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Global trade in illicit tobacco products deprives governments of important tax revenue and undermines their efforts to protect public health by making cheaper cigarettes available. Today, illicit cigarettes account for about 11.6% of the global cigarette market resulting in approximately US$40.5 billion tax revenue lost per year.1 The importance of addressing the illicit trade in tobacco products is evident from the fact that the parties to the first international treaty on public health, the WHO Framework Convention on Tobacco Control (FCTC), decided to negotiate a separate protocol for the WHO FCTC dealing with this subject. The Protocol to Eliminate Illicit Trade in Tobacco Products (ITP) was adopted at the fifth Conference of the Parties in November 2012. As of July 2017, it needed only 12 additional countries to ratify it before it becomes a new international treaty, legally linked to FCTC Article 15.
The ITP highlights the need for policy changes and technological solutions to reduce the illicit trade in tobacco products. It also points to the need for international cooperation such as information sharing, collaborative investigation and prosecution of offences, which would be essential in addressing cross-border illicit cigarette trade.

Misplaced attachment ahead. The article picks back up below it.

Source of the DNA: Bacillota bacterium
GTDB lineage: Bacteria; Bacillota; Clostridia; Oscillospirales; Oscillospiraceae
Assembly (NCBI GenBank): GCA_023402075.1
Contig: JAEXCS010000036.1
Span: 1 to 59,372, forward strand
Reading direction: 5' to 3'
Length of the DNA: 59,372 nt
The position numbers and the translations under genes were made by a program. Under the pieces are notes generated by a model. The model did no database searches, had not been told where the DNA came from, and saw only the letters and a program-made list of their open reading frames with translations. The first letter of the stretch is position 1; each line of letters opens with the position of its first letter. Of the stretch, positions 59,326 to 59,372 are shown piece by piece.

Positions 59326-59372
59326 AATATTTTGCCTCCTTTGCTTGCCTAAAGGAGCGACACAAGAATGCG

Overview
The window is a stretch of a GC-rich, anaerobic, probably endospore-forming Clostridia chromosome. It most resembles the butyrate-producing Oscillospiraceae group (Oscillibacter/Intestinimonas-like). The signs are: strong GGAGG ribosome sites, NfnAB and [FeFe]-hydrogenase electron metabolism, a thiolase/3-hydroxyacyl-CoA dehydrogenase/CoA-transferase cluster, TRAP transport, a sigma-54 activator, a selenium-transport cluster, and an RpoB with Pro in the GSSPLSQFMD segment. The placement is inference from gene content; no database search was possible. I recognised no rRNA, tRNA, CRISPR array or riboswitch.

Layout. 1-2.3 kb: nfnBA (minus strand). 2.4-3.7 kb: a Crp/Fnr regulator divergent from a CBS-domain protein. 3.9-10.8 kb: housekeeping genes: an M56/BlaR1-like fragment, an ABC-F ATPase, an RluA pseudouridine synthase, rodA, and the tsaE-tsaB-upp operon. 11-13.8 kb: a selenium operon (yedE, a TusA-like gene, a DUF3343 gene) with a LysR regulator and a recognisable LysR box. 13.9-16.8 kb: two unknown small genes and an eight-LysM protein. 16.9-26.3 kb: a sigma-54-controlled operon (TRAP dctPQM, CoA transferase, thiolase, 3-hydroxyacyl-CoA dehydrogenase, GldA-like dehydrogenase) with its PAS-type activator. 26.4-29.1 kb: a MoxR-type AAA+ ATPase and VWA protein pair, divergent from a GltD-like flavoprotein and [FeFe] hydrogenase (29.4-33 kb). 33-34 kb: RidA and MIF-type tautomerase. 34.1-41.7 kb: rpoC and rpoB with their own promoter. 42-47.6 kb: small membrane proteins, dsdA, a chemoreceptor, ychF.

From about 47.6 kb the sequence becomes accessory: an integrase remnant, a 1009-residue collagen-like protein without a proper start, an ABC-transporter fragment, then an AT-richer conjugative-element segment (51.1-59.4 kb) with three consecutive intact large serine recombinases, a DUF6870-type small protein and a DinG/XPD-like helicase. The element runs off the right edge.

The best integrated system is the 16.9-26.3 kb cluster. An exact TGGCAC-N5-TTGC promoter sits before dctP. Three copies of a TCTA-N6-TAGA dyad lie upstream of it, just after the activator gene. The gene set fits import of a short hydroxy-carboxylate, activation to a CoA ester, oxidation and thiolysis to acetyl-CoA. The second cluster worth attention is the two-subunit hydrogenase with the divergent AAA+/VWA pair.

As the number of countries ratifying the ITP increases, there is a growing demand for information on track and trace solutions for tobacco products, covered in Article 8 of the Protocol, because each Party will be obligated to implement a tracking and tracing system within 5 years of the Protocol’s entry into force, which is expected to occur in 2018.
Even though the ITP specifically rejects any involvement of the tobacco industry in providing the track and trace solution, the tobacco industry heavily promotes its own control system, known as Codentify. Codentify is being offered as both a stand-alone ‘industry solution’ and a hybrid solution that combines features of Codentify with secured packaging material to purportedly create a solution to combat the illicit trade in tobacco products.